A Very Inconvenient Truth - by Capt Paul Watson

April 2007



The meat industry is one of the most destructive

ecological industries on the planet. The raising and slaughtering of

pigs, cows, sheep, turkeys and chickens not only utilizes vast areas

of land and vast quantities of water, but it is a greater contributor

to greenhouse gas emissions than the automobile industry.


The seafood industry is literally plundering the ocean of life

and some fifty percent of fish caught from the oceans is fed to

cows, pigs, sheep, chickens etc in the form of fish meal. It also

takes about fifty fish caught from the sea to raise one farm raised



We have turned the domestic cow into the largest marine predator

on the planet. The hundreds of millions of cows grazing the land

and farting methane consume more tonnage of fish than all the

world's sharks, dolphins and seals combined. Domestic housecats

consume more fish, especially tuna, than all the world's seals.


So why is it that all the world's large environmental and

conservation groups are not campaigning against the meat industry?


Why did Al Gore's film Inconvenient Truth not mention

the inconvenient truth that the slaughter industry creates

more greenhouse gases than the automobile industry?


The Greenpeace ships serve meat and fish to their crews everyday.

The World Wildlife Fund does not say a word about the threat that

meat eating poses for the survival of wildlife, the habitat

destroyed, the wild competitors for land eliminated, or the predators

destroyed to save their precious livestock.


When I was a Sierra Club director for three years, everyone

looked amused when I brought up the issue of vegetarianism. At each

of our Board meeting dinners, the Directors were served meat and only

after much prodding and complaining did the couple of vegetarian

directors manage to get a vegetarian option. At our meeting in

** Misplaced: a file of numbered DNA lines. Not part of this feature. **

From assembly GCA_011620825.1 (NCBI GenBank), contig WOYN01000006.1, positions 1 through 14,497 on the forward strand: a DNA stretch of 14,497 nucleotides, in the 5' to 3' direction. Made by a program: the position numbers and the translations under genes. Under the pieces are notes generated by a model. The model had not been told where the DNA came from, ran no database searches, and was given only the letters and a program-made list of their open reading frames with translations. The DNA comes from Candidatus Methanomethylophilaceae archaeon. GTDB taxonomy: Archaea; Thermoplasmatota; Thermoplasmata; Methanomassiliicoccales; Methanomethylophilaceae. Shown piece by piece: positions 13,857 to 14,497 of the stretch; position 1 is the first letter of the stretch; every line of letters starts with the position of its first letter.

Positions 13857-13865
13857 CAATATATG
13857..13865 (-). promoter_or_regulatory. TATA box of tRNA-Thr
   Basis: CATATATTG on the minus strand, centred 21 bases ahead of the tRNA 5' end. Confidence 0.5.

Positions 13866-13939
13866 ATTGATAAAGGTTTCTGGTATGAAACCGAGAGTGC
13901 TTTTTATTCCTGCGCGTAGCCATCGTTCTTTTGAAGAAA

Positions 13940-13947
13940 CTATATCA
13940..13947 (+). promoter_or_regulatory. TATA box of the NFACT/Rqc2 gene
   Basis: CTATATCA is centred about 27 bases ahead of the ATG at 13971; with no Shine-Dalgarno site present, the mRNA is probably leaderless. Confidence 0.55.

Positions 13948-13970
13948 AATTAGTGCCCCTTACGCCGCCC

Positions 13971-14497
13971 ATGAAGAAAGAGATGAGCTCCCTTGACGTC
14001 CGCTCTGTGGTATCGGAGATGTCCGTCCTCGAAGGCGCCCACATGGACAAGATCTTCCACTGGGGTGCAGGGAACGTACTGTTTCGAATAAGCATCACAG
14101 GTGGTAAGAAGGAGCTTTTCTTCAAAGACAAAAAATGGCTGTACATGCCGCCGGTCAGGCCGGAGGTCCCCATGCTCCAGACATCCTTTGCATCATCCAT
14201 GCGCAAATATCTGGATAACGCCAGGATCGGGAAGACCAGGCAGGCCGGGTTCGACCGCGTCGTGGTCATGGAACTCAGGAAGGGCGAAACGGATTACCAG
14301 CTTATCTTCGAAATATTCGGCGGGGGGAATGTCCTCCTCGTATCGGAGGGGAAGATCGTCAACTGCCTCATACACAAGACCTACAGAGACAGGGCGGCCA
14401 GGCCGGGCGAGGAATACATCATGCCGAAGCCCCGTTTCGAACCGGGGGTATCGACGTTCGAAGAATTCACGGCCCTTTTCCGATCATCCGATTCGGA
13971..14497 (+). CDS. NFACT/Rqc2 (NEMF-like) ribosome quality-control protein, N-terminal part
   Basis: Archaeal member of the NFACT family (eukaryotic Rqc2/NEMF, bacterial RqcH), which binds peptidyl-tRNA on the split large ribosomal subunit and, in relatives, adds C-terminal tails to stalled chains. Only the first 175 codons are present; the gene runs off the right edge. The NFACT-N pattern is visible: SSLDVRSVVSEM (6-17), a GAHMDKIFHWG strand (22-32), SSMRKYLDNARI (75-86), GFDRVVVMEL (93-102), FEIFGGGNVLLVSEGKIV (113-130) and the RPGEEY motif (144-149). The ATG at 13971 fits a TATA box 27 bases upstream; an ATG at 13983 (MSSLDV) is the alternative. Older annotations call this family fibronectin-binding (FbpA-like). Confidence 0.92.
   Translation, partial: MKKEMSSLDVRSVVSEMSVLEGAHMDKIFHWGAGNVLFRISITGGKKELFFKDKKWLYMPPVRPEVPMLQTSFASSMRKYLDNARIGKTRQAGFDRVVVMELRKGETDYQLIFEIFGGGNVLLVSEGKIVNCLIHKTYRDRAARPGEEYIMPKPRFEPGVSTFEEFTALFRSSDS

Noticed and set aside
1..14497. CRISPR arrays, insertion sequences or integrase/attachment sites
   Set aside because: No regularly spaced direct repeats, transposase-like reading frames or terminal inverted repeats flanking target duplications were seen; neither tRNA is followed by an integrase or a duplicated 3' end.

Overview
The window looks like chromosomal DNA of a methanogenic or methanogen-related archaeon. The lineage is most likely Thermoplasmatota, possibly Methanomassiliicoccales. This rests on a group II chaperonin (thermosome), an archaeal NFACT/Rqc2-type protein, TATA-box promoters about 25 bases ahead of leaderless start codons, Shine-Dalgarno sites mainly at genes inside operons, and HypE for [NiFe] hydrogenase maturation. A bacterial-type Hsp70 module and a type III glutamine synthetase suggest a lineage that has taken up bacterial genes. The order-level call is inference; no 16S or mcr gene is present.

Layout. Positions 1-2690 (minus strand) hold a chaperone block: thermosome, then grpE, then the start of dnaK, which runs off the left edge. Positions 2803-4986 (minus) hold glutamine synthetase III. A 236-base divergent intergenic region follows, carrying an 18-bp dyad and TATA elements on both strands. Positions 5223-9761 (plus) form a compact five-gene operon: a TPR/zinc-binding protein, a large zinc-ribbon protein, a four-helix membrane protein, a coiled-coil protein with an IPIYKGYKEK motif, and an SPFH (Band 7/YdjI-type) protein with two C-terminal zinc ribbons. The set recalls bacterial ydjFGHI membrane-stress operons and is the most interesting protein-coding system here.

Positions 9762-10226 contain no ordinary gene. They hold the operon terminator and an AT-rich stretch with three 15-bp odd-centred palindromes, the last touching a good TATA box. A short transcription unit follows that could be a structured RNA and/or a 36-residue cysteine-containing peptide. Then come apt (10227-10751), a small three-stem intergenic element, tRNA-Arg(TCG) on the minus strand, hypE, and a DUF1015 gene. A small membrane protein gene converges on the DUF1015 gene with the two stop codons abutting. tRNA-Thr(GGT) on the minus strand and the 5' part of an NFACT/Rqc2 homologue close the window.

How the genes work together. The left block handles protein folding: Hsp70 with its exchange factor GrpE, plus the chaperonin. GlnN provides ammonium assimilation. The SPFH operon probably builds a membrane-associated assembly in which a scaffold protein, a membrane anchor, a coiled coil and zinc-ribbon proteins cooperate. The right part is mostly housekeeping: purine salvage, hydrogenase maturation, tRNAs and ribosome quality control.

Montana we were served Buffalo and antelope, lobsters in Boston,

crabs in Charleston, steak in Albuquerque etc. But what else can we

expect from

a "conservation" group that endorses trophy hunting.


As far as I know and I may be wrong, but my organization, the

Sea Shepherd Conservation Society is the only conservation

organization in the world that endorses and practises vegetarianism.

My ships do not serve meat or fish ever, nor do we serve dairy

products. We've had a strictly vegan menu for years and no one has

died of scurvy or malnutrition.


The price we pay for this is to be accused by other

conservation organizations of being animal rights. Like it's a bad

word. They say it with the same disdain that Americans used to utter

the word communist in the Fifties.


The Sea Shepherd Conservation Society is not an animal

rights organization. We are exclusively involved in interventions

against illegal activities that threaten and exploit marine wildlife

and habitat. We are involved in ocean wildlife conservation



Yet because we operate our ships as vegan vessels, other groups,

and now the media dismiss us as an animal rights organization.


Now first of all I don't see being accused of as an animal rights

organization to be an insult. PETA was co-founded by one of my

crew-members and many of my volunteers come from the animal

rights movement. But it is not accurate to refer to Sea Shepherd as

animal rights when our organization pushes a strict conservation

enforcement policy.


And secondly we do not promote veganism on our ships because

of animal rights. We promote veganism as a means of practising what